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‘Household Saints’: Miracles on Mulberry Street

Nancy Savoca’s 1993 film “Household Saints,” a warmhearted fable spiced with magic realism and zesty performances, may be the most endearing of multigenerational Italian American family sagas and is likely the most mystical. Heavy on folk belief, it flirts with Bresson’s “Diary of a Country Priest” and the divine madness the Greeks called theia mania.

Seemingly overlooked by the 1993 New York Film Festival, “Household Saints” was included as a restoration last October; it’s opening for a revival run on Jan. 12 at IFC Center.

Savoca and the producer Richard Guay adapted “Household Saints” from Francine Prose’s well-received 1981 novel. If the writer Isaac Bashevis Singer were a product of Little Italy, he might have spun a similar yarn. Amid a 1949 heat wave so hellish the annual feast of San Gennaro has all but been shut down, a rakish young butcher named Joseph Santangelo (Vincent D’Onofrio) wins a wife, Catherine Falconetti (Tracey Ullman), in a game of pinochle. God’s grace or Joseph’s thumb on the scale?

Catherine is the sullen daughter of Lino Falconetti (Victor Argo), a none-too-bright radio repairman. The Santangelos and Falconettis are unfriendly neighbors. Joseph’s superstitious mother, Carmela (played with alarming gusto by Judith Malina), hates her prospective daughter-in-law. Blessings battle tribulations. Savoca contrives a wedding night as filled with rococo confections as the interior of a Palermo church. A curse — disturbingly visualized as a bloody, stillborn infant — is lifted after Carmela dies and a healthy daughter, Teresa, is born.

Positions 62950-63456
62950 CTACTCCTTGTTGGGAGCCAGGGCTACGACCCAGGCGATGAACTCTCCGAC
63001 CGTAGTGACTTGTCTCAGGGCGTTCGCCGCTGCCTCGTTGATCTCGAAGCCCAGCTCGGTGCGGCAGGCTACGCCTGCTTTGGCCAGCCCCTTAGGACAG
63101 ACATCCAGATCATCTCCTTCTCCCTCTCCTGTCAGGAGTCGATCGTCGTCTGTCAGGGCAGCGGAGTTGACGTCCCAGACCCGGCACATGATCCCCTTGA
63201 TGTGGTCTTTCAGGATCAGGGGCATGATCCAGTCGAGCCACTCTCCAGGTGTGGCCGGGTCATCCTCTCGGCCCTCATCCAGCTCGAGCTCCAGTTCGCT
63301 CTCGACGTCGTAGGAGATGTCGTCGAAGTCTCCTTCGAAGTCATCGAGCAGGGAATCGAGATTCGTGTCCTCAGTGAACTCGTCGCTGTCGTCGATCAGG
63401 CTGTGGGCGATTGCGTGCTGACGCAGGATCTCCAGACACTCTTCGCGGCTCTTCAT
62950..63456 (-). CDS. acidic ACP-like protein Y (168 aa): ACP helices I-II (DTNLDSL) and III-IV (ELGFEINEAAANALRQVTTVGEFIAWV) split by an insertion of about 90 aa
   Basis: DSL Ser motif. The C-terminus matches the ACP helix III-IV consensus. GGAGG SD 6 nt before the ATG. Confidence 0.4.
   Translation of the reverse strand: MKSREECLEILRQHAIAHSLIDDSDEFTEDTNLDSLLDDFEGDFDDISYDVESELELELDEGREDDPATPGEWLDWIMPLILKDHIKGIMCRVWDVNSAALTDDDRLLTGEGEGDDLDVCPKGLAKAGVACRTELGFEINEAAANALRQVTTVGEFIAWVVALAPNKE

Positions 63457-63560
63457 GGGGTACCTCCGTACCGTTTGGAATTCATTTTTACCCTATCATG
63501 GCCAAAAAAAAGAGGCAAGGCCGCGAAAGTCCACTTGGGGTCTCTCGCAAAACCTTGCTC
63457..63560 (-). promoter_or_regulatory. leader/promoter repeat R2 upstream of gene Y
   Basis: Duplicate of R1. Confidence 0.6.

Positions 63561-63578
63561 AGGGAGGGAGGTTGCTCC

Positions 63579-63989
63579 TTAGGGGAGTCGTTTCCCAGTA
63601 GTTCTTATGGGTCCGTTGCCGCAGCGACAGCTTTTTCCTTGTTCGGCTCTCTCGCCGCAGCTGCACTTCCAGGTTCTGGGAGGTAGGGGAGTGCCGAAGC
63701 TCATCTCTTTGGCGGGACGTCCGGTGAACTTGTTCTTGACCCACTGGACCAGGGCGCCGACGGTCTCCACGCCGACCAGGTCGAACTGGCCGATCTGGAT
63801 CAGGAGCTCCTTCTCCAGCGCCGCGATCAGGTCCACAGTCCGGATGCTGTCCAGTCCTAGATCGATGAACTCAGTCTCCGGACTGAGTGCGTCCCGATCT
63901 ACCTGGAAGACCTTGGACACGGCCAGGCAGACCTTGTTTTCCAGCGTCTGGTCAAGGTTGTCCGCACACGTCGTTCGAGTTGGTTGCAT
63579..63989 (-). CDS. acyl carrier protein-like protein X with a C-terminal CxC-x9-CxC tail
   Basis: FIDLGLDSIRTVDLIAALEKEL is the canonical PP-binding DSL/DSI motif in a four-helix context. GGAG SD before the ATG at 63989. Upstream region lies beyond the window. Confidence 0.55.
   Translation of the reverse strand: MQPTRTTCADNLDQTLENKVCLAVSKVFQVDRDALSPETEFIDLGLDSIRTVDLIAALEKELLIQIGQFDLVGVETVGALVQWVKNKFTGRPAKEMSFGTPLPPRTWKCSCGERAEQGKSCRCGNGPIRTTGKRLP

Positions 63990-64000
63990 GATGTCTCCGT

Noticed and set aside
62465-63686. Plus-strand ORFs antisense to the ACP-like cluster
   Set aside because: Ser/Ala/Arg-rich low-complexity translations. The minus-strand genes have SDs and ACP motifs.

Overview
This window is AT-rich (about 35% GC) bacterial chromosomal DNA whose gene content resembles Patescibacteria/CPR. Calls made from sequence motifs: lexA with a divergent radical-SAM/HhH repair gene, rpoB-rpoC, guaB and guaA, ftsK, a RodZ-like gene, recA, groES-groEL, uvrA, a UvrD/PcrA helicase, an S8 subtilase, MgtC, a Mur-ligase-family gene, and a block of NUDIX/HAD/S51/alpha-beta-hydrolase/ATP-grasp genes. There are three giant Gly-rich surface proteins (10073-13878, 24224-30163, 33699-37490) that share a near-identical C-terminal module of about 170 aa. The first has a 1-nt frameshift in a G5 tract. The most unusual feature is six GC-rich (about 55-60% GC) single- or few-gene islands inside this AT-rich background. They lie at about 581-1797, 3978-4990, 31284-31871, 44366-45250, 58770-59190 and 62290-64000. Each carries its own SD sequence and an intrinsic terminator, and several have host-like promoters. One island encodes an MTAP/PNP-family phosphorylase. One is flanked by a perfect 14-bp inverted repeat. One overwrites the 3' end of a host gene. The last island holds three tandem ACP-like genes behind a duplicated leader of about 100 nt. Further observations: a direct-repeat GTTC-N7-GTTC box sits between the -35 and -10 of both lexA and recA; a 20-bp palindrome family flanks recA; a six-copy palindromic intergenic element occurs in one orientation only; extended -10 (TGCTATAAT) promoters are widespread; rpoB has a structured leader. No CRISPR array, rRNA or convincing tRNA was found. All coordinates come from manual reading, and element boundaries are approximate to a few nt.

Among other things, “Household Saints” refracts 25 years of the Cold War through a Mulberry Street lens. Teresa and her playmates are obsessed with the prophecies of Our Lady of Fátima, received by three country children in visions that coincided with the triumph of Russian Bolshevism. As an adolescent, Teresa (Lili Taylor) writes a prizewinning essay on the dangers of Communism. She also becomes a fanatical devotee of her namesake, Saint Thérèse of Lisieux, the Little Flower, associating piety with a devotion to domestic chores.

Madness runs in the family. In a parallel obsession, Teresa’s Uncle Nicky (Michael Rispoli) searches Chinatown for a dream Madame Butterfly. In the meantime, forbidden by her parents to take Carmelite vows, Teresa enters an earthy relationship with an awkward but ambitious law student (Michael Imperioli). Happily ironing his shirts in their disheveled, casually psychedelic East Village pad, she has an ecstatic vision of Jesus amid an abundance of checkered garments.

“The story is filled with strange, homespun miracles,” Janet Maslin wrote in her New York Times review when the film was originally released, adding that “this single-minded little film could be counted as one of them.” So too its evocation of Mulberry Street. Largely shot on a North Carolina backlot built for the film “Year of the Dragon,” “Household Saints” seems the most authentically simulated New York movie since Sam Fuller’s “Pickup on South Street.” (The flavorsome line readings are supplied by a bevy of native New York actors, among them Argo, D’Onofrio, Malina, Rispoli and Imperioli.)

“Household Saints” never tips its hand. Eventually institutionalized, the beatific Teresa informs her parents of celestial pinochle games, noting that God (like her dad) cheats at cards. While the once credulous Catherine thinks her daughter has suffered a psychotic break with reality, the anticlerical Joseph takes Teresa for a saint. Thanks to the spell the film casts, they’re both right.

Household Saints

Opens on Jan. 12 at IFC Center, Manhattan; ifccenter.com.


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